The log likelihood function is given by

Equation (21) must be particularized depending on the imperfect maintenance model considered. If a PAS imperfect maintenance model is considered, the expressions corresponding to , , and are obtained from (6) evaluated in the failure times and (7) evaluated in the preventive maintenance activities times and censure time:

In the case of PAR imperfect maintenance model, the expressions corresponding to the failure rate, , and the cumulative failure rates, and , are obtained from (9) as

##### 3.2. Likelihood Function for Demand-Caused Failures,

In the same way as in the previous section, let be the number of demand-caused failures of component , during the maintenance period which occur at times , and let be the chronological time for the -maintenance in component . The log likelihood function for identical components of equipment under imperfect preventive maintenance is given by

The probability function, , and the cumulative probability functions, and , depend on the imperfect maintenance model considered. In the case of a PAS model these functions are obtained from (14) and (15) as

If a PAR maintenance model adopted the expressions corresponding to demand failure probability and cumulative demand failure probability is obtained by particularizing (16) in and (17) in and ,

#### 4. Case Study

This section encompasses the estimation of the parameters associated with the reliability models presented in Section 2 for a motor-operated valve (MOV) of a nuclear power plant. The parameters are estimated and the reliability models that best fit the plant data are selected using the methods presented in Section 3. Then, the estimates obtained are used to predict the performance of the MOV as a function of test and maintenance intervals. In particular, the MOV average unreliability contribution of each failure mode and the total MOV unavailability are computed and plotted as a function of maintenance and test intervals for a 10-year horizon.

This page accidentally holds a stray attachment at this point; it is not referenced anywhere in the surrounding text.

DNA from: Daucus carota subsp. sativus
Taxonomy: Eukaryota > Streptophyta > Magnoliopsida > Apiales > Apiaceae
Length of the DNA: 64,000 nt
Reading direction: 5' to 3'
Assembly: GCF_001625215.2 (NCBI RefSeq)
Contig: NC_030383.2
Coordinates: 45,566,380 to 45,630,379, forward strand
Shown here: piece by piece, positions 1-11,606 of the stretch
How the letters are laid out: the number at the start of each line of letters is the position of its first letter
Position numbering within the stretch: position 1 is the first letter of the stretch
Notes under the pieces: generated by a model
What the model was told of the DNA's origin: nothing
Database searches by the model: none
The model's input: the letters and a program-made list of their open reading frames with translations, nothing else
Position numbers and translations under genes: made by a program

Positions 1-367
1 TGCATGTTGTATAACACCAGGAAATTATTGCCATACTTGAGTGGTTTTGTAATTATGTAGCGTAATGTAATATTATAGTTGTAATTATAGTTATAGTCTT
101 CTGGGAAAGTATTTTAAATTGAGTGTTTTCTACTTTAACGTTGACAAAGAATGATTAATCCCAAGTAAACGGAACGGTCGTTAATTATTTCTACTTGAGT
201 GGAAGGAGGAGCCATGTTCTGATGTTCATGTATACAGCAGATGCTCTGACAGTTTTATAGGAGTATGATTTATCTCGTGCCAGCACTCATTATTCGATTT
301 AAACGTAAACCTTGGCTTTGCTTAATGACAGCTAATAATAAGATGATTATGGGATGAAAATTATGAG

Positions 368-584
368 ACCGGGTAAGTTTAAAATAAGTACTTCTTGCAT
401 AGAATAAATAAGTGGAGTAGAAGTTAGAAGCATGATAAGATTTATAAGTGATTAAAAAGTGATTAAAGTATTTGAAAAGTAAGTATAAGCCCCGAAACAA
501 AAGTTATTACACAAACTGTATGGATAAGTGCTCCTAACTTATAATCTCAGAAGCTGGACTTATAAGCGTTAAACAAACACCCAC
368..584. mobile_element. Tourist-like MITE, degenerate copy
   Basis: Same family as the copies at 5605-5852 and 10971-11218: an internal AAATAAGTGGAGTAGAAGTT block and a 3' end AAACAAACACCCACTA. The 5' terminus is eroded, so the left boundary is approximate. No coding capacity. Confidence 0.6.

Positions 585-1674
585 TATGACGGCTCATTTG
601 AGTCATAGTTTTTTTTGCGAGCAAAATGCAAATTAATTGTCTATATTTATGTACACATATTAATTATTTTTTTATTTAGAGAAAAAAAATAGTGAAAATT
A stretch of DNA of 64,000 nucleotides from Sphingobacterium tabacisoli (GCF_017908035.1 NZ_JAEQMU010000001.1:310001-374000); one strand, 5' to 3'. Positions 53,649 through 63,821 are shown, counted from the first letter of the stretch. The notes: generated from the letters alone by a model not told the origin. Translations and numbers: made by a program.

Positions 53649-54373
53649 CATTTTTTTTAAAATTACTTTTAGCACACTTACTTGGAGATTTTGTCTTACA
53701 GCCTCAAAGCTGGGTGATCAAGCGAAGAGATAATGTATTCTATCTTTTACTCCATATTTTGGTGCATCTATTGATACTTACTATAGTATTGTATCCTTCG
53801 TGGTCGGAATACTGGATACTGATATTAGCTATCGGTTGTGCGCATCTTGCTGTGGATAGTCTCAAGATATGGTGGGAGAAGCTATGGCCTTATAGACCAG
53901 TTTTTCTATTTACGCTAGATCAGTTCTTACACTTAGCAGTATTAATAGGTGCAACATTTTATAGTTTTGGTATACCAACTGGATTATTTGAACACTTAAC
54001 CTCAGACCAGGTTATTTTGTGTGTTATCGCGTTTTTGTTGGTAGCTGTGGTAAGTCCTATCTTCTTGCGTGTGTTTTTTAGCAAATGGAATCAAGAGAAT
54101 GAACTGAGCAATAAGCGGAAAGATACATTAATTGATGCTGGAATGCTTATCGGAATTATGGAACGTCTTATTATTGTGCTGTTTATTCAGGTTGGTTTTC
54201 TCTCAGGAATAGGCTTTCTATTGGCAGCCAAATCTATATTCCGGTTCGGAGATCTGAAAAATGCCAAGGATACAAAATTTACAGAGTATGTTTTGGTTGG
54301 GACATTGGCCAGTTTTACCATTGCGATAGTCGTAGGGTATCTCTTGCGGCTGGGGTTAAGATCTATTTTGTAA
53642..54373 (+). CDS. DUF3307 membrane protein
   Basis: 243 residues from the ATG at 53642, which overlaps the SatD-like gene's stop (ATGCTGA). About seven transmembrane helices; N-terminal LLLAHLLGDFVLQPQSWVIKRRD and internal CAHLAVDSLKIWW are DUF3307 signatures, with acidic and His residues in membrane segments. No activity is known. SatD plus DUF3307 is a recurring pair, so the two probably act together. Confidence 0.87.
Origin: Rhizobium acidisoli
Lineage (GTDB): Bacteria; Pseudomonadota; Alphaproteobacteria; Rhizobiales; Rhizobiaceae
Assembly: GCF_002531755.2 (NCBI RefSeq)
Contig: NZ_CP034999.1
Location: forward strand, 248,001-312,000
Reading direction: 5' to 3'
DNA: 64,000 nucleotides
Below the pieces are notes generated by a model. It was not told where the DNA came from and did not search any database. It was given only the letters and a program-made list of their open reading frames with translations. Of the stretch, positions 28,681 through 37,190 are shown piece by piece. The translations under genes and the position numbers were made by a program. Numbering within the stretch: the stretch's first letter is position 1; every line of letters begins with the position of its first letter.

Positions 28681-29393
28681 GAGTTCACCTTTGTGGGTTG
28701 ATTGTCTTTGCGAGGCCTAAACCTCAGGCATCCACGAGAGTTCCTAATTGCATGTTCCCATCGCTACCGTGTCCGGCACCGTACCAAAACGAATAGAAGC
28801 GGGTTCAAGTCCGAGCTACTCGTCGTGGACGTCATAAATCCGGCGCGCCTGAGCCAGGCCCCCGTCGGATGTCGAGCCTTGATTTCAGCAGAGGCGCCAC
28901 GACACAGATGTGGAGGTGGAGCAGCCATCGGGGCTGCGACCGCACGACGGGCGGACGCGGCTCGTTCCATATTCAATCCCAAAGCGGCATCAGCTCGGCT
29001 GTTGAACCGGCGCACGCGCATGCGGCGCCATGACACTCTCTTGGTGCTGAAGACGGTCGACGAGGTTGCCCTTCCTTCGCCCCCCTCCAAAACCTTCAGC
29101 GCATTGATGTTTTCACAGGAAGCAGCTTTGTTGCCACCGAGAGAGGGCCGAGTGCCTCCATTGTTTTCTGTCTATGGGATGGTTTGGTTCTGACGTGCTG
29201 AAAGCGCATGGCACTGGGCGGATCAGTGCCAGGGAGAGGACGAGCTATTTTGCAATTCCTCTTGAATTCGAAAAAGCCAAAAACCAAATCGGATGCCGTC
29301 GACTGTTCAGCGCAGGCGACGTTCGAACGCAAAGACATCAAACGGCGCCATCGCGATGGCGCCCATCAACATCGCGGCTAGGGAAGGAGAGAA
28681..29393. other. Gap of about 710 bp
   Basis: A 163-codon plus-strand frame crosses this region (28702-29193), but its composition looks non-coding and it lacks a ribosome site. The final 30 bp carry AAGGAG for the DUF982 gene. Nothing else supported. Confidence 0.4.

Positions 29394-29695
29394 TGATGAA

##### 4.1. Historical Maintenance and Testing Data

Historical failure, maintenance, and test data have been collected from a nuclear power plant for two identical motor-operated safety valves. The data set contains all the failures, preventive maintenance, and surveillance test activities registered during an observation period of 27 years.

Table 1 shows the failure times of the two MOVs studied obtained from the plant operational data. Table 1 provides also a brief description of the corresponding failure cause and failure mode. The failures have been classified as either standby-related or demand-caused failure taking into account the information available for the failure cause.